Since Godzilla's first appearance in the 1954 classic Gojira, the King of the Monsters has become a cinematic icon and a globally recognized symbol of Japan. Born of American H-bomb testing in the South Pacific, Godzilla tapped into Japanese audiences’ traumatic memories of Hiroshima and Nagasaki, as well as international fears of the Cold War nuclear apocalypse. The 32 films of the Godzilla franchise have gone on to address some of the most profound challenges in the postwar world, from environmental degradation and failures of political leadership to the impact of natural disasters and climate change.
This panel discussion featuring three experts on Japanese society and popular culture will consider what a giant, fire-breathing movie monster can tell us about the Japanese experience and global anxieties from the dawn of the atomic age through the COVID-19 pandemic. The wide-ranging conversation will provide insights from the Godzilla films on topics including resilience in the face of catastrophe, attitudes toward science and authority, and the ways we all address our fears of invisible threats, radioactive or viral.
The University of Tokyo, Japan
Born in Tokyo in 1957, Shunya Yoshimi is a professor at the University of Tokyo’s Interfaculty Initiative in Information Studies (III). He has also served in multiple positions at The University of Tokyo, including Dean of Graduate School of Interdisciplinary Information Studies; Vice President of the University of Tokyo; Chairman of the University of Tokyo Newspaper; Chairman of University of Tokyo Press, etc. He studies contemporary Japanese cultural history, everyday life, and cultural politics from the perspective of dramaturgy. His major works include Dramaturgy of the Urban (Kawade Bunko), The Politics of Exposition (Kodansha Gakujutsu Bunko), Cultural Sociology in the Media Age (Shinyosha), Voice of Capitalism (Kawade Bunko), Cultural Studies (Iwanami Shoten), Invitation to Media Cultural Studies (Yuhikaku), Expo and Postwar Japan (Kodansha Gakujutsu Bunko), Pro-America, Anti-America (Iwanami Shinsho), Post-postwar Society (Iwanami Shinsho), What is University? (Iwanami Shinsho), Atoms for Dream (Chikuma Shinsho), Out of America (Kobundo), Abolition of Humanities? (Shueisha), Geopolitics of Visual City (Iwanami Shoten), Scales of History (Shueisha), Between Post-war and Post-disaster (Shueisha), Living in the Trump’s America (Iwanami Shinsho), and so on.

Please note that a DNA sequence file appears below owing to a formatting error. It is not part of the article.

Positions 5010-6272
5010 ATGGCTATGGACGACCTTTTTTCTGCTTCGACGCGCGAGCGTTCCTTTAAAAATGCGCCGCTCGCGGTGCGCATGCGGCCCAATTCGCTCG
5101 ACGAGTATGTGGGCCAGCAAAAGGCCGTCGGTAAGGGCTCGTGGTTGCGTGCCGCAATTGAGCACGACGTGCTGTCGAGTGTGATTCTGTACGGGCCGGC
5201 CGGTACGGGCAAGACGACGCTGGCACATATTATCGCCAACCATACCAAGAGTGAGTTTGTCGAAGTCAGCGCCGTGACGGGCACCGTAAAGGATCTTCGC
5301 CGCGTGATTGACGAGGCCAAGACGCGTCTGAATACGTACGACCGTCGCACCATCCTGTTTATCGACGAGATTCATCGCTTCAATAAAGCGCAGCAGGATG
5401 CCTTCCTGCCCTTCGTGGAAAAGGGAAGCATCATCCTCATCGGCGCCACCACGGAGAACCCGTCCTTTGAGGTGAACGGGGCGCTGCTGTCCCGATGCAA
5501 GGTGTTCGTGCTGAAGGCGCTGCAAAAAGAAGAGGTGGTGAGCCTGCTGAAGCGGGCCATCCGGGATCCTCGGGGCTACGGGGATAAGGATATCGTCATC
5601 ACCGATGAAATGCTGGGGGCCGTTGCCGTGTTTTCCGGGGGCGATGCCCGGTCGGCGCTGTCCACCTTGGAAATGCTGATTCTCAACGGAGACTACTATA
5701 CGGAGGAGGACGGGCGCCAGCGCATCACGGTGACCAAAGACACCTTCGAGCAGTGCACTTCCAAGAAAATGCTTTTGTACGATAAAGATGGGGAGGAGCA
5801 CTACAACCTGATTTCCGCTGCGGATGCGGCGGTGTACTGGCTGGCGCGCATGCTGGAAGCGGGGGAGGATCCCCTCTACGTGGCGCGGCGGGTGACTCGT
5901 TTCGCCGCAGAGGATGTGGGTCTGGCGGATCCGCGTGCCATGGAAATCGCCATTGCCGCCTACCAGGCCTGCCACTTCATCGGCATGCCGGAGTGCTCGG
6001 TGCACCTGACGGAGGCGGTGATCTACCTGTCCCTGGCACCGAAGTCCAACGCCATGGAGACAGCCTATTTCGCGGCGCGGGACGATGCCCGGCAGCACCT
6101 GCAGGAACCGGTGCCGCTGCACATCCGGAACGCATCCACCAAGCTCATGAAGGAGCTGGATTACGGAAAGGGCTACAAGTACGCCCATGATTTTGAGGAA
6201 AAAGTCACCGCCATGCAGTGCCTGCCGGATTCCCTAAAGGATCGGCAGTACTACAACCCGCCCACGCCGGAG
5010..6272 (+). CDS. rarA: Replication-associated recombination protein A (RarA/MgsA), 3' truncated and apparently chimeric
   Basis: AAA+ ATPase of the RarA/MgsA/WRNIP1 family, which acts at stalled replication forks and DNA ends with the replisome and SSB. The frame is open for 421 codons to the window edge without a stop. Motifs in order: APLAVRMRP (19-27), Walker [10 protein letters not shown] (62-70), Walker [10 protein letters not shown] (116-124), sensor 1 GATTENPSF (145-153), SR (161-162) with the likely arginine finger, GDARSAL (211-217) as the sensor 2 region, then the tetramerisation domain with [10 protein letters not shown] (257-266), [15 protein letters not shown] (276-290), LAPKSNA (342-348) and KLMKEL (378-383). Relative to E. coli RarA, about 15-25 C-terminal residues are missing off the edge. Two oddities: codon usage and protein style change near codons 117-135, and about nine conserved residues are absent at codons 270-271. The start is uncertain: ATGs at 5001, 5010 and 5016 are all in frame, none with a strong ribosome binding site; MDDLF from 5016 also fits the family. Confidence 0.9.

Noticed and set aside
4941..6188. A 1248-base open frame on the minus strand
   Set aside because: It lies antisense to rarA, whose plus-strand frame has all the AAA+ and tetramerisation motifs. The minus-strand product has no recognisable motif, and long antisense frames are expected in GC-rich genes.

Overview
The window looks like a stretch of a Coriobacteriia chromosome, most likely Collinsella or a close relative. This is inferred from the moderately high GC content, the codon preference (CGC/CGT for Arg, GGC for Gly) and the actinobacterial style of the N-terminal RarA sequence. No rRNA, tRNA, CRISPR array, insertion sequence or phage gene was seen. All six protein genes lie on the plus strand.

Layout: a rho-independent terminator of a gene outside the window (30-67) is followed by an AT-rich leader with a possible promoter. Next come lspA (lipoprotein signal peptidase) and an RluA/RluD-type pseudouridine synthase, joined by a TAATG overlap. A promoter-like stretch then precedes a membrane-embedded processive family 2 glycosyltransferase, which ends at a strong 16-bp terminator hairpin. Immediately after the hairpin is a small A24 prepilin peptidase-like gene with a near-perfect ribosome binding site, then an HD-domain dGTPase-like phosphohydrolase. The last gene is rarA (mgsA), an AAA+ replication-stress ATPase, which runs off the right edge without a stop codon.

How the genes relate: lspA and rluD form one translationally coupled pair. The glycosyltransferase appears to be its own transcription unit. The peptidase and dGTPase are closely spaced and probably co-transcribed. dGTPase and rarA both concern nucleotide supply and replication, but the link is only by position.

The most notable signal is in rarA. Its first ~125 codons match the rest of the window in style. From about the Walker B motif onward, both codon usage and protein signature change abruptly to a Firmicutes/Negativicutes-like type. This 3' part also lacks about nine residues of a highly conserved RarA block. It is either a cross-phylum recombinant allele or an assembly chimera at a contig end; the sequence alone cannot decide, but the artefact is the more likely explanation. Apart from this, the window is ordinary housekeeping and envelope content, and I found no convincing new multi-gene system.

University of Oregon, United States
Alisa Freedman is a Professor of Japanese Literature, Cultural Studies, and Gender at the University of Oregon and the Editor-in-Chief of the U.S.―Japan Women's Journal (USJWJ). Her books include Tokyo in Transit: Japanese Culture on the Rails and Road, an annotated translation of Yasunari Kawabata’s The Scarlet Gang of Asakusa, and co-edited volumes on Modern Girls on the Go: Gender, Mobility, and Labor in Japan, and Introducing Japanese Popular Culture.
Hendrix College, United States
William Tsutsui is Edwin O. Reischauer Distinguished Visiting Professor at Harvard University and the former president of Hendrix College. A specialist in the business, economic, and cultural history of twentieth-century Japan, he is the author or editor of eight books, including Godzilla on My Mind: Fifty Years of the King of Monsters (2004), In Godzilla’s Footsteps: Japanese Pop Culture Icons on the Global Stage (2006), and Japanese Popular Culture and Globalization (2010).